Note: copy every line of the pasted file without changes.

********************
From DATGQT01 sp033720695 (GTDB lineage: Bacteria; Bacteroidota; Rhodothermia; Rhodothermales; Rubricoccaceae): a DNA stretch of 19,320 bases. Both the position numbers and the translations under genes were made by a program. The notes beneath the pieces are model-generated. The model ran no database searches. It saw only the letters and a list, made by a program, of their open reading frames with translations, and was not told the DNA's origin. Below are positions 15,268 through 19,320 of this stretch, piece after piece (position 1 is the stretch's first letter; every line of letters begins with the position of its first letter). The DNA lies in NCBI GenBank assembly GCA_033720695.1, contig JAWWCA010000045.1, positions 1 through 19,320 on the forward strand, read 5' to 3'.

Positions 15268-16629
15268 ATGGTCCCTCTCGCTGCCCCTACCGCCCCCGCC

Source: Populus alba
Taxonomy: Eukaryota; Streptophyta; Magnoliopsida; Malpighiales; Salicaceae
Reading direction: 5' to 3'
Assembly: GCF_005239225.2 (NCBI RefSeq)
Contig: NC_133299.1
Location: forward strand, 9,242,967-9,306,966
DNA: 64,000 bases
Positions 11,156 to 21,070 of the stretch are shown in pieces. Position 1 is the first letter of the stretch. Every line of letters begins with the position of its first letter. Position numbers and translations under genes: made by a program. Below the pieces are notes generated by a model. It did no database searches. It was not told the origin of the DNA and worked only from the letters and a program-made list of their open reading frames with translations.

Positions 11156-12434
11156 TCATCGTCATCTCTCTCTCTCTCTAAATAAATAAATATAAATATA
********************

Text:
From DATGQT01 sp033720695 (GTDB lineage: Bacteria; Bacteroidota; Rhodothermia; Rhodothermales; Rubricoccaceae): a DNA stretch of 19,320 bases. Both the position numbers and the translations under genes were made by a program. The notes beneath the pieces are model-generated. The model ran no database searches. It saw only the letters and a list, made by a program, of their open reading frames with translations, and was not told the DNA's origin. Below are positions 15,268 through 19,320 of this stretch, piece after piece (position 1 is the stretch's first letter; every line of letters begins with the position of its first letter). The DNA lies in NCBI GenBank assembly GCA_033720695.1, contig JAWWCA010000045.1, positions 1 through 19,320 on the forward strand, read 5' to 3'.

Positions 15268-16629
15268 ATGGTCCCTCTCGCTGCCCCTACCGCCCCCGCC

Source: Populus alba
Taxonomy: Eukaryota; Streptophyta; Magnoliopsida; Malpighiales; Salicaceae
Reading direction: 5' to 3'
Assembly: GCF_005239225.2 (NCBI RefSeq)
Contig: NC_133299.1
Location: forward strand, 9,242,967-9,306,966
DNA: 64,000 bases
Positions 11,156 to 21,070 of the stretch are shown in pieces. Position 1 is the first letter of the stretch. Every line of letters begins with the position of its first letter. Position numbers and translations under genes: made by a program. Below the pieces are notes generated by a model. It did no database searches. It was not told the origin of the DNA and worked only from the letters and a program-made list of their open reading frames with translations.

Positions 11156-12434
11156 TCATCGTCATCTCTCTCTCTCTCTAAATAAATAAATATAAATATA